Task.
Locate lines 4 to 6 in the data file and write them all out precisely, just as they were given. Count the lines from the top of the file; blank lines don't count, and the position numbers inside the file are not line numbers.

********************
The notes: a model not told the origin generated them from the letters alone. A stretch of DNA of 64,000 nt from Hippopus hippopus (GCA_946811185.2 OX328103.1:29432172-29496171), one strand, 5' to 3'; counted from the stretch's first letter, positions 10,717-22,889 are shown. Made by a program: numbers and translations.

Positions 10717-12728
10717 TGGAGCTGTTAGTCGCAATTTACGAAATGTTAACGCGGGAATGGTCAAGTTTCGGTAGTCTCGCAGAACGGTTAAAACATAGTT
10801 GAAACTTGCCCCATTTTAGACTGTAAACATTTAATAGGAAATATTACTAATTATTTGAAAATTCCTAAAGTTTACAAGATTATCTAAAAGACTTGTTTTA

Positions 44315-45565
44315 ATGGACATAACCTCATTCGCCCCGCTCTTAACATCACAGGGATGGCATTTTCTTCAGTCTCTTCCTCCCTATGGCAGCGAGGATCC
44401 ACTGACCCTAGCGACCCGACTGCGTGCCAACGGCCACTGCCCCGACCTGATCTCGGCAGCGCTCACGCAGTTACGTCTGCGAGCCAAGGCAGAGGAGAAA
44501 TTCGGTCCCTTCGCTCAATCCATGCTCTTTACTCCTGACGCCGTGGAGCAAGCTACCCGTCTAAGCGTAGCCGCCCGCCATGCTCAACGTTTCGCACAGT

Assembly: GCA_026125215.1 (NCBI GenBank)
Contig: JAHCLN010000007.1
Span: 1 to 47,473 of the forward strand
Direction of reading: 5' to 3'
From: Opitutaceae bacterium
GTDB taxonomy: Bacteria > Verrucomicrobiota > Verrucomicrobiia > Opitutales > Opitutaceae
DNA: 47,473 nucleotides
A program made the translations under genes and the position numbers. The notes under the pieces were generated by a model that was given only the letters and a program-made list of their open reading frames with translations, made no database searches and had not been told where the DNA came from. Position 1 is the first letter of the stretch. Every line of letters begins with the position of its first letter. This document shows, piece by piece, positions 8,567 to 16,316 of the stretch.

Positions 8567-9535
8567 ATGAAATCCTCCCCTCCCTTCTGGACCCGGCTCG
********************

10801 GAAACTTGCCCCATTTTAGACTGTAAACATTTAATAGGAAATATTACTAATTATTTGAAAATTCCTAAAGTTTACAAGATTATCTAAAAGACTTGTTTTA

Positions 44315-45565
44315 ATGGACATAACCTCATTCGCCCCGCTCTTAACATCACAGGGATGGCATTTTCTTCAGTCTCTTCCTCCCTATGGCAGCGAGGATCC